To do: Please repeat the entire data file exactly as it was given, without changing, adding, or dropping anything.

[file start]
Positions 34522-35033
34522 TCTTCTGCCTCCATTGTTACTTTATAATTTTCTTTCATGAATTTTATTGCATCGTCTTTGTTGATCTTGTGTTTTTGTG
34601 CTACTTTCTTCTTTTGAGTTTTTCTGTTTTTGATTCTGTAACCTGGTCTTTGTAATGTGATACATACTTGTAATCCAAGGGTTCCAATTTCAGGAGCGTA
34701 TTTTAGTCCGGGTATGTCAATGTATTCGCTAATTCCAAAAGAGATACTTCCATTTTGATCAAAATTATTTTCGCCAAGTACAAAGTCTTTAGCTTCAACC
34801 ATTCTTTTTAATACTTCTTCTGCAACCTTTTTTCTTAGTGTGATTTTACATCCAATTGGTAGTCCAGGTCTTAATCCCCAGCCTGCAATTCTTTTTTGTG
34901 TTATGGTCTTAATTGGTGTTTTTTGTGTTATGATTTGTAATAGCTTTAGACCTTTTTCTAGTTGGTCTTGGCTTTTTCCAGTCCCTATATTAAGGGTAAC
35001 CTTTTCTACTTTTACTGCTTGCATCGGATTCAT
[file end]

Positions 34522-35033
34522 TCTTCTGCCTCCATTGTTACTTTATAATTTTCTTTCATGAATTTTATTGCATCGTCTTTGTTGATCTTGTGTTTTTGTG
34601 CTACTTTCTTCTTTTGAGTTTTTCTGTTTTTGATTCTGTAACCTGGTCTTTGTAATGTGATACATACTTGTAATCCAAGGGTTCCAATTTCAGGAGCGTA
34701 TTTTAGTCCGGGTATGTCAATGTATTCGCTAATTCCAAAAGAGATACTTCCATTTTGATCAAAATTATTTTCGCCAAGTACAAAGTCTTTAGCTTCAACC
34801 ATTCTTTTTAATACTTCTTCTGCAACCTTTTTTCTTAGTGTGATTTTACATCCAATTGGTAGTCCAGGTCTTAATCCCCAGCCTGCAATTCTTTTTTGTG
34901 TTATGGTCTTAATTGGTGTTTTTTGTGTTATGATTTGTAATAGCTTTAGACCTTTTTCTAGTTGGTCTTGGCTTTTTCCAGTCCCTATATTAAGGGTAAC
35001 CTTTTCTACTTTTACTGCTTGCATCGGATTCAT